Recycling 101: Your questions about what — and where — to recycle answered

BUCKHANNON – Like many people, you may have questions about what, where and when to recycle.

Luckily, we have answers. And couldn’t we all use a brush-up on what can – and can’t – be recycled and the locations at which it can and can’t be recycled?

In doing some research, we’ve discovered Upshur County residents have a few different options to reduce, reuse and recycle.

Burl Smith, director of the Upshur County Solid Waste Authority, said Upshur County has comprehensive recycling program, and the City of Buckhannon Waste Collection Department is the leader of the program with the Upshur County Solid Waste Authority in cooperative agreement with them since 1993.

The City of Buckhannon collects waste and recycling for city residents, but they also maintain the Crossroads Recycling Center next to Walmart, which is open 24/7 and the recycling center located off Old Route 33 on Mud Lick Road.

“They began the operation of recycling about 1993 and through the cooperative agreement, the city does the work and the Solid Waste Authority educates and promotes recycling,” Smith said.

City of Buckhannon information coordinator and grant writer Callie Cronin Sams said it’s fortunate the city has something available like curbside recycling services.

“I think we’re really fortunate to have a curbside recycling service. It’s every two weeks, and there are a lot of communities that don’t have that,” Sams said. “I think it’s really nice to be able to offer both the curbside and the drop-off station, because the curbside is available within city limits only and folks from the county, of course, can bring theirs to the drop off station at Walmart.”

Smith said the Crossroads station by Walmart has bins available for two different types of plastic, two types of metal cans and paper, which also includes corrugated (crinkled) cardboard.

“The papers can be newspapers and magazines, sliced junk mail, and the other would be office paper which is copy paper and there is a paper that businesses use for personal paper and that would fall under office paper,” Smith said. “The third ‘paper’ is corrugated cardboard with the emphasis on corrugated.”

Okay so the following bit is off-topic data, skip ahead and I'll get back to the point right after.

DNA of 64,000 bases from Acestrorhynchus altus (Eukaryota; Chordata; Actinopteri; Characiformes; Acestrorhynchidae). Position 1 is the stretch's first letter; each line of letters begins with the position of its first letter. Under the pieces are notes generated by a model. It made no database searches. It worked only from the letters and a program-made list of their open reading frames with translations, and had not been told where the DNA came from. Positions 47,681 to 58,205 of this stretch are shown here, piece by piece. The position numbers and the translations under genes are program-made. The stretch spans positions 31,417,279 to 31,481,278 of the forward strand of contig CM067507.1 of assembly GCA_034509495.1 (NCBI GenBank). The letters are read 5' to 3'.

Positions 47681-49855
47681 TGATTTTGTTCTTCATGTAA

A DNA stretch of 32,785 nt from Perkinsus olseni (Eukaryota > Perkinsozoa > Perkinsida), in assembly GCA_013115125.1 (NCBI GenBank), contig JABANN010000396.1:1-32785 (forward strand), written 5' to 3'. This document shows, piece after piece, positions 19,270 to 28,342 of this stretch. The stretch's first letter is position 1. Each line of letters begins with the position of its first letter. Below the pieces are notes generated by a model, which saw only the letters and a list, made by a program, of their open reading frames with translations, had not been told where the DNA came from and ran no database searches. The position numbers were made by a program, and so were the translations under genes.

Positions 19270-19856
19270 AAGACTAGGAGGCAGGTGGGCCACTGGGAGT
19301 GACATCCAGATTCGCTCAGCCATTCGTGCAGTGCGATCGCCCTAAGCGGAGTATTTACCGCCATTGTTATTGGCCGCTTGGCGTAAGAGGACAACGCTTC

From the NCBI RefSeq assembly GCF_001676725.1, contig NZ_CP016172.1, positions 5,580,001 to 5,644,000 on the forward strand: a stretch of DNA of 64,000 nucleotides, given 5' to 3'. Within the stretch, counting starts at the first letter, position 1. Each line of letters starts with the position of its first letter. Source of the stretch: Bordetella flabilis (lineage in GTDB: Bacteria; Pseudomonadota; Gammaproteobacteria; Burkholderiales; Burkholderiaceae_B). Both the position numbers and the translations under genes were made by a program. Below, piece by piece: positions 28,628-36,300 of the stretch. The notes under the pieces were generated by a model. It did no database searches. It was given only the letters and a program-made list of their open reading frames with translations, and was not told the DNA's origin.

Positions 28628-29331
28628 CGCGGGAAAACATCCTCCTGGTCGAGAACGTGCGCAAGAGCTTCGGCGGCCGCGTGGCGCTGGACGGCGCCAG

“If it doesn’t have a corrugation on the edge of it, we don’t take it, such as shoe boxes or sort of pressed cardboard,” he added.

He said numbers one and two plastic bottles can be recycled and can be placed in the same bin at the Crossroads location. Number one plastics – technically referred to as PET or PETE plastics, which stands for polyethylene terephthalate – usually include clear or green soda bottles, water bottles, cooking oil bottles, salad dressing containers and peanut butter containers.

Number two plastics – high-density polyethylene or HDPE plastics – usually include rinsed milk jugs, laundry detergent containers, shampoo bottles and body wash containers. Aluminum and steel cans are recyclable; typically, aluminum cans come in the form of soda or beer cans, while steel can be found in the form of green bean or corn cans.

Smith also said there are also a number of items that can be recycled at the Mud Lick facility for free.

“All electronics can be recycled free of charge out there,” Smith said. “It could be the printers, Gameboys and TVs – except the old, big, thick ones. Those go to the landfill.”

He noted old appliances such as refrigerators, washers and dryers can be recycled for free at the Mud Lick location, but there’s a small fee attached to recycling any appliance containing freon to have the freon removed.

“Reduce the amount produced, reuse everything and recycle and it just keeps material out of the landfill,” Smith said. “That’s one of the purposes of recycling, and many items are very profitable to recycle.”

Sams said there are numerous reasons why more people should be interested in recycling.

“I think it’s a really great benefit for the community, and then it also reduces what we have to pay because when we send waste away to the landfill, you pay per ton to dispose of waste, so any items that are recycled are taken out of the waste stream,” Sams said. “That way, we’re actually saving money as well, and saving space in a landfill and reducing the amount of land needed for landfills over time, so it’s good for the environment, good for you and it economically makes sense.”

Smith said the next recycling event will be the first Saturday in September, after Labor Day where a free shred event will be open to residents at the Crossroads Recycling Center.

“We’ve done this event three or four years in a row, and it’s a good opportunity for residents who have personal papers and things they would like to have shredded,” Smith said.

For more information on how to recycle, visit the city’s online guide to recycling here or the U.S. Environmental Protection Agency’s informational online guide here.

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